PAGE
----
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Journal of Neurocritical Care > Volume 15(2); 2022 > Article
Lee, Kim, and Kim: Successful treatment of post–COVID-19 acute disseminated encephalomyelitis with urgent immunotherapy and neurointensive management: a case report

Abstract

Background

Acute disseminated encephalomyelitis (ADEM)-like white matter disease, a rare complication of coronavirus disease 2019 (COVID-19), is a potentially life-threatening neurological disorder. The objective of this study was to report the successful treatment of post–COVID-19 ADEM with urgent immunotherapy and neurointensive management.

Case Report

A 53-year-old female patient was referred to our hospital with a 2-day history of progressive mental deterioration and was diagnosed with ADEM after COVID-19. The patient's symptoms worsened despite the administration of high-dose steroids, and targeted temperature management was employed to manage brain edema. Additionally, the neurointensivist decided to use intravenous immunoglobulin early for intractable post–COVID-19 ADEM. Her mental status and neuroimaging findings showed rapid improvement at about 3 months after admission.

Conclusion

This case highlights that if the patient's symptoms worsen despite high-dose steroid administration in the acute stage, early use of intravenous immunoglobulin is expected to have a positive effect on the prognosis of patients with post–COVID-19 ADEM.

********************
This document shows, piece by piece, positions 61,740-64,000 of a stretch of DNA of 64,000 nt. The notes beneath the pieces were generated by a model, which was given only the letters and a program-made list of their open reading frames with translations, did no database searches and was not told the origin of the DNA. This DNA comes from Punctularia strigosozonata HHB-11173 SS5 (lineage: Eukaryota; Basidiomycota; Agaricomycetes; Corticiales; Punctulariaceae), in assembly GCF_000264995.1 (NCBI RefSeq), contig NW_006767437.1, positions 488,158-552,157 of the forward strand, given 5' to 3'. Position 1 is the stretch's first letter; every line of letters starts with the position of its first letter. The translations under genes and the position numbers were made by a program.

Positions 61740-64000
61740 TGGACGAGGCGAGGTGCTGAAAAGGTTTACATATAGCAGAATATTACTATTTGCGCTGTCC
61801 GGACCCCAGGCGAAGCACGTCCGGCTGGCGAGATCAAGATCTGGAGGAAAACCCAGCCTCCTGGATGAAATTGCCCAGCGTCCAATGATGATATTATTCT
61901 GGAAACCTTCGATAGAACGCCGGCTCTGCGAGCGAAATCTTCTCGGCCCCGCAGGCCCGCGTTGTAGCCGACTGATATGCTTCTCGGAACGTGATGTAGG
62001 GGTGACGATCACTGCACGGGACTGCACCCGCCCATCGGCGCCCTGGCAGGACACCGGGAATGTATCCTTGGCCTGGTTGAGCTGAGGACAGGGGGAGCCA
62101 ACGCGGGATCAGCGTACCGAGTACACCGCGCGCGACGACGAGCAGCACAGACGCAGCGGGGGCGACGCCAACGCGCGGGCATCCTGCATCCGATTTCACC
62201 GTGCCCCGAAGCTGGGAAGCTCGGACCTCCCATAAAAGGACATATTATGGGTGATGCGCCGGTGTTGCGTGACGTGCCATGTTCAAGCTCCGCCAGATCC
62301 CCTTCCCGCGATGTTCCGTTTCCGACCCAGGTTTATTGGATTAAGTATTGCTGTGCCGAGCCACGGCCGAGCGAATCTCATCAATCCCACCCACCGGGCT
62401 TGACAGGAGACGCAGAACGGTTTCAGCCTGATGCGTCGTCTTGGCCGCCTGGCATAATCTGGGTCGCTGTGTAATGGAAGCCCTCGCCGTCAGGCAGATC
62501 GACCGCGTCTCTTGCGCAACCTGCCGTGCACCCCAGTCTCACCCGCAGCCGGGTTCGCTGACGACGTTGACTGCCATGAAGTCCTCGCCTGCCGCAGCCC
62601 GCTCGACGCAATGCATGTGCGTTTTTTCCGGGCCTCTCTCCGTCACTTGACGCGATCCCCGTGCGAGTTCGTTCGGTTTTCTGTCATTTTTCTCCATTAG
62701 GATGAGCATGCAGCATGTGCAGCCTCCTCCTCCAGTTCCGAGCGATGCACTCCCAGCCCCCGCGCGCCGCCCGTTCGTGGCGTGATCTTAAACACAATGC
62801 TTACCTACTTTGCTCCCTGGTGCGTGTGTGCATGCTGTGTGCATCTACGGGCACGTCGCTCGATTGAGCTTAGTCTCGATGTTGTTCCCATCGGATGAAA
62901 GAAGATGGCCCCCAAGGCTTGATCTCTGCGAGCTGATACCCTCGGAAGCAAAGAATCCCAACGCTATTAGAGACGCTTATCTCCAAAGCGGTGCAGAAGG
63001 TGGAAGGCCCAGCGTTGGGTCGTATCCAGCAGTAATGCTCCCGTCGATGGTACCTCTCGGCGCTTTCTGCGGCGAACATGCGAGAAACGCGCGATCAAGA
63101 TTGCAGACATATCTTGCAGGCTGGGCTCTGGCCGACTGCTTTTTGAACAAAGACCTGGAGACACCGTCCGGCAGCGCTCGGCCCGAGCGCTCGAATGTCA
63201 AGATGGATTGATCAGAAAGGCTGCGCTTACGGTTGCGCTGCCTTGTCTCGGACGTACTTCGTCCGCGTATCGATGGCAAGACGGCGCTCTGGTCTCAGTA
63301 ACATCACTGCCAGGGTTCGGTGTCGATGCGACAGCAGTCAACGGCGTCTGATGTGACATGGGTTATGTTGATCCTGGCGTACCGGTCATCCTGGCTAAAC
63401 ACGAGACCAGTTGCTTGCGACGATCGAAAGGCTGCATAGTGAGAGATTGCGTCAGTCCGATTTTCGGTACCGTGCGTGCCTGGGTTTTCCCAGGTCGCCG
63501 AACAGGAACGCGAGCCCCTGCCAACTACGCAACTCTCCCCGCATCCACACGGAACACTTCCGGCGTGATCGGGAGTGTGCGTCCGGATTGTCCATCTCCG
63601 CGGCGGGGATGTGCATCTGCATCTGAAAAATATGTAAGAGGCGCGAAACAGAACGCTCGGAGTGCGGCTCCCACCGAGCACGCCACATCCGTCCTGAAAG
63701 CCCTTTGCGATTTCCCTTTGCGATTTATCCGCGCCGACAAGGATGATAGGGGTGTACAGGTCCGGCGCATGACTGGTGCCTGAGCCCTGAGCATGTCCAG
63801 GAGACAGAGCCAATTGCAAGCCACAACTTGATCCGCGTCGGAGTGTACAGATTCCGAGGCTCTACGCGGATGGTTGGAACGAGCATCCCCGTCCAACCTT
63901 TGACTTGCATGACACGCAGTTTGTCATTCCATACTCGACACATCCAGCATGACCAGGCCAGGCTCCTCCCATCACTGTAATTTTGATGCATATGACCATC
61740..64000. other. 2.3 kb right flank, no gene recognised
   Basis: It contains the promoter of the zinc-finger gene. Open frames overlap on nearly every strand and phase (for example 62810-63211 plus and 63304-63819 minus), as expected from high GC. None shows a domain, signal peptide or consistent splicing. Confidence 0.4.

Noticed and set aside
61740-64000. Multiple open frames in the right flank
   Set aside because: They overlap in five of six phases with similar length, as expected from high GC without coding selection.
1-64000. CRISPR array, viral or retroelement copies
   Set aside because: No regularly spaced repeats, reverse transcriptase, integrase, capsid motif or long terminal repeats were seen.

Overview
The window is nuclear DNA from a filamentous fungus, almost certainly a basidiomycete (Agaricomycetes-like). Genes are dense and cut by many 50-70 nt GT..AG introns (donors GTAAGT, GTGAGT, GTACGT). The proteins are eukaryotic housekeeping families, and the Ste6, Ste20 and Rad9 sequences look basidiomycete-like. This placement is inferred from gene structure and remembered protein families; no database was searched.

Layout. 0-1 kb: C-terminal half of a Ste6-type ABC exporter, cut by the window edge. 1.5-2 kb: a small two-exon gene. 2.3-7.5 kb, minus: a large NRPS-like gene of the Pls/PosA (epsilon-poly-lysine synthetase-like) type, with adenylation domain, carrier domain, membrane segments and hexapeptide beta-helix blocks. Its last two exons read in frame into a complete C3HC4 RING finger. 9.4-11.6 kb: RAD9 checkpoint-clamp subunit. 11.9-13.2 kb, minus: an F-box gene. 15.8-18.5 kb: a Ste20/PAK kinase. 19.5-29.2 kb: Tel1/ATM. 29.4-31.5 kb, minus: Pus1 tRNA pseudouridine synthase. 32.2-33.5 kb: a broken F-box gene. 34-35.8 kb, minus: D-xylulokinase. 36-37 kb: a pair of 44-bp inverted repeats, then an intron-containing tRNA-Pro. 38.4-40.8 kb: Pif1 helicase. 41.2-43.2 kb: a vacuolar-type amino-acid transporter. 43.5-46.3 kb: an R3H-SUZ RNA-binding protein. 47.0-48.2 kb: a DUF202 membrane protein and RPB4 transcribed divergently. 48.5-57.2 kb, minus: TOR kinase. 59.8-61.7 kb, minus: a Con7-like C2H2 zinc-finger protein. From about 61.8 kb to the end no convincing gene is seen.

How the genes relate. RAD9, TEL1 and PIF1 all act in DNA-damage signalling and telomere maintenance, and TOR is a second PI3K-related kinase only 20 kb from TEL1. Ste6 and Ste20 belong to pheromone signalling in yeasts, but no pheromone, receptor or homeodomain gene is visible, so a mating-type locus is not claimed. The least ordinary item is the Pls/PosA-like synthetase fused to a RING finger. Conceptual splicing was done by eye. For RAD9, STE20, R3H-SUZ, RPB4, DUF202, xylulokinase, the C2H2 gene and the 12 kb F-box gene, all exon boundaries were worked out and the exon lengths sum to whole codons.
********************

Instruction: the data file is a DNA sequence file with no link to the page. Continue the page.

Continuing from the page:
INTRODUCTION

Coronavirus disease 2019 (COVID-19) primarily affects the respiratory system. However, there are several cases and indications where COVID-19 infection can cause neurological complications [1-3]. It has been found that severe acute respiratory syndrome coronavirus 2 (SARS‑CoV‑2) can cause central nervous system (CNS) demyelination in humans and animals [4]. Neurological complications related to COVID-19 can be considered direct effects of the virus on the CNS, and are para- or postinfectious immune-mediated processes [5]. A large-scale retrospective study has recently reported that CNS complications occur in 30%–40% of the patients with COVID-19 [3,4].
Acute disseminated encephalomyelitis (ADEM) is a monophasic, postinfectious, or postvaccine acute inflammatory demyelinating disorder of the CNS [6]. It could occur several weeks after a viral infection, including COVID-19 [7]. Prepandemic ADEM is known to have good clinical outcomes and treatment responses [8]. However, information on post–COVID-19 ADEM is limited. Clinical outcomes seem to be severe and unpredictable. Consequently, immediate initiation of immunotherapy, accompanied by proper diagnosis, is crucial in patients with post–COVID-19 ADEM [9]. Moreover, timely neurological assessment and urgent intervention are critical for preventing rapid aggravation. Herein, we describe a patient with post–COVID-19 ADEM who was successfully treated with immunotherapy and neurointensive management during the early stages of ADEM after COVID-19 infection. To the best of our knowledge, this is the first report on post–COVID-19 ADEM in Korea.

CASE REPORT